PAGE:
Camp Sheridan (4)
Camp Sheridan (4) (1917-1919) - A U.S. Army World War I National Guard Mobilization and Training Camp first established in 1917 near Montgomery, Montgomery County, Alabama; sometimes referred to as Vandiver Park, from the name of the nearest railroad station at the time. Named Camp Sheridan in G.O. 95, 18 Jul 1917, after General Philip H. Sheridan (Cullum 1612), U.S. Civil War General. Abandoned in 1919.
One of sixteen U.S. Army National Guard Mobilization and Training Camps established in 1917 to train and integrate National Guard units for service in a U.S. Army division. Camp Sheridan was established 20 July 1917 under the supervision of construction quartermaster Major A. W. Reynolds. The camp was to originally have a capacity of about 41,000 officers and enlisted men that would become the 37th U.S. Infantry Division. The camp was mostly completed in November 1917 with an eventual cost of $ 3,700,000.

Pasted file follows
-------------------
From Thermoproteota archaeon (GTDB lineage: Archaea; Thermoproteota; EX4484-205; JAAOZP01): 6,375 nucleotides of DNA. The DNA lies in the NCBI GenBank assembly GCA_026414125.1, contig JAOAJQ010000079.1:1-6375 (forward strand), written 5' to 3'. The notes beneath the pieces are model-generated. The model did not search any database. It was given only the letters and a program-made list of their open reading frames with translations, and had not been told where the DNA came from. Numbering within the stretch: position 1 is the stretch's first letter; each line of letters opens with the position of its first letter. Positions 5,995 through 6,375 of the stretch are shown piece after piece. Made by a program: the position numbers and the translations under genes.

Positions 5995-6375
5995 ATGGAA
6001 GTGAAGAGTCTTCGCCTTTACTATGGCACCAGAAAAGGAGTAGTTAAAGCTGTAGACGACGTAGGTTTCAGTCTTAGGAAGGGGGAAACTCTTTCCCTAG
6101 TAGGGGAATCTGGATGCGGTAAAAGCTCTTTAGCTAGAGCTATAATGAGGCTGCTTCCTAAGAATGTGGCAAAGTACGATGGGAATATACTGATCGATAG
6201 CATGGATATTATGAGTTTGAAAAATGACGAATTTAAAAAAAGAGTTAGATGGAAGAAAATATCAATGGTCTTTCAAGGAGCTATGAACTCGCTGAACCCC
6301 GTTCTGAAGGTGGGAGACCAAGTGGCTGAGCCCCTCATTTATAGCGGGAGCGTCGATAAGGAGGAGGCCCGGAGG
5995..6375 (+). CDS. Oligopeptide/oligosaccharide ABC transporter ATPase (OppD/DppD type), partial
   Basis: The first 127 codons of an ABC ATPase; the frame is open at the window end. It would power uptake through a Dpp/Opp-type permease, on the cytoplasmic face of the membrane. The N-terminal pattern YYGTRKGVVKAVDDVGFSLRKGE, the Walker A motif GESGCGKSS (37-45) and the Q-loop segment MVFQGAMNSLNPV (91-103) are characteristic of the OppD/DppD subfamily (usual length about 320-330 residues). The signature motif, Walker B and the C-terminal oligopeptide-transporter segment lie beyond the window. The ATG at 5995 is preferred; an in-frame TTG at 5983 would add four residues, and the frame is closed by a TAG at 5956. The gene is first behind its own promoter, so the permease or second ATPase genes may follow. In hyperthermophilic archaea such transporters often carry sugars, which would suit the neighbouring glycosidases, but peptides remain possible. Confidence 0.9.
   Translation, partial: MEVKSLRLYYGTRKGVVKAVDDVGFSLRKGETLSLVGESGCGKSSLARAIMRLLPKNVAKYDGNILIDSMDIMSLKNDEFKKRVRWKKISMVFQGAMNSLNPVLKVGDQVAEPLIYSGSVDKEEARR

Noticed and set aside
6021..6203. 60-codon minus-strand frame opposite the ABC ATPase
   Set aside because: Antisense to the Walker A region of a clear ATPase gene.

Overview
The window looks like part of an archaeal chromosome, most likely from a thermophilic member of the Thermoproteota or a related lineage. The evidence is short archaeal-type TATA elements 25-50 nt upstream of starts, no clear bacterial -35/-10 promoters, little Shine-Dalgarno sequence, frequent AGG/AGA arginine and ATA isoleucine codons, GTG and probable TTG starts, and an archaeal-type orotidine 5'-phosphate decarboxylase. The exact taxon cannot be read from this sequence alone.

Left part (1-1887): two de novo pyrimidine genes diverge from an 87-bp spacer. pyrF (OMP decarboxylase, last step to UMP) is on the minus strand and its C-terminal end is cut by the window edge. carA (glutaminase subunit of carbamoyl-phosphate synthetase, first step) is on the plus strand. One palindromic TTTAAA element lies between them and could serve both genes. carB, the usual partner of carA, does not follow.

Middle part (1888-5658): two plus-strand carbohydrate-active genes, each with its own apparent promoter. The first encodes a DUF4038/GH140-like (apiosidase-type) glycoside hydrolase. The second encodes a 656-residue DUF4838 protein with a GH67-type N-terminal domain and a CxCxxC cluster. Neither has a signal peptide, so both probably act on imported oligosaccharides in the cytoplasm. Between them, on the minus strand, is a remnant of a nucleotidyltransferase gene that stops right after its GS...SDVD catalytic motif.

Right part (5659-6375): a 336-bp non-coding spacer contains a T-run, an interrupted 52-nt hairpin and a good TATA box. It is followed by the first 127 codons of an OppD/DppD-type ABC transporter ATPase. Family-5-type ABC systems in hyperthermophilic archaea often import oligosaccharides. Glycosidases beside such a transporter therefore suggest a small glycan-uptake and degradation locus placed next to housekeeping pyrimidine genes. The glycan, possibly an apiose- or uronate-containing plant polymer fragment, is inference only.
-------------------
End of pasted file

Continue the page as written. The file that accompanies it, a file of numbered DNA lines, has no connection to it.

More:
The first commander of the camp was Major General William R. Smith (Cullum 3459) who formed the 37th U.S. Infantry Division and initiated troop training. The 37th organized on 26 August 1917 and departed for France on 23 Jun 1918. The 37th returned to the U.S. in March 1919 and was demobilized at Camp Sheridan.
At the end of the war the camp became a demobilization center until it was abandoned 15 Mar 1919.
Markers and display gun in Montgomery, Montgomery County, Alabama.